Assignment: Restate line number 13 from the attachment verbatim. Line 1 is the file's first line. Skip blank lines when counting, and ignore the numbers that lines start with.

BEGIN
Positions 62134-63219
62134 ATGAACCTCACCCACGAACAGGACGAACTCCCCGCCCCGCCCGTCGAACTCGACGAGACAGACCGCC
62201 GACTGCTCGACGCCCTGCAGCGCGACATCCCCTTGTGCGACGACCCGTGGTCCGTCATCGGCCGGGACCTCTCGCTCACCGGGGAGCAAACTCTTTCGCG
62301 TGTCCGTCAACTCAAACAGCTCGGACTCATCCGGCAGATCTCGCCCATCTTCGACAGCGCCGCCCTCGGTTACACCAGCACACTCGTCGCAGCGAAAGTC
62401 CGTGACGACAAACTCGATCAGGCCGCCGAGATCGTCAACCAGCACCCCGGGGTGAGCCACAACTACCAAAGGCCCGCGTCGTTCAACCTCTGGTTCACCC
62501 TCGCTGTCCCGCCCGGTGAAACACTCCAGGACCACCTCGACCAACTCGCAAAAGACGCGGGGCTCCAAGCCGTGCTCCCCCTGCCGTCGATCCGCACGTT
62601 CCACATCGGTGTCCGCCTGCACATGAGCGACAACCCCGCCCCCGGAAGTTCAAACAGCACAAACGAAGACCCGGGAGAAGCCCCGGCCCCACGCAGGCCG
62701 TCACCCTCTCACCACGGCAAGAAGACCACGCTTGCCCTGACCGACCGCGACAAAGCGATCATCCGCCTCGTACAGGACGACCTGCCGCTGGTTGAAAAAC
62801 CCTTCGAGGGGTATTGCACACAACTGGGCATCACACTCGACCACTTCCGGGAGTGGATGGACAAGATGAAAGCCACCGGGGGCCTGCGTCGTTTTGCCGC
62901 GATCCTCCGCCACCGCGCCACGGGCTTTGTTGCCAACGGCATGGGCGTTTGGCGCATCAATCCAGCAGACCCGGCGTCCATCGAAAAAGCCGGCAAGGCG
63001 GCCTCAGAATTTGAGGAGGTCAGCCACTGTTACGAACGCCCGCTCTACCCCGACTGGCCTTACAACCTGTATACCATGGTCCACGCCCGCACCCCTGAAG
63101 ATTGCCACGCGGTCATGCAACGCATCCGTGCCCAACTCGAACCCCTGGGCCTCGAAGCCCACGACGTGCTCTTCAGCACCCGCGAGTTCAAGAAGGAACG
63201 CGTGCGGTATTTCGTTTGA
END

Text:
63201 CGTGCGGTATTTCGTTTGA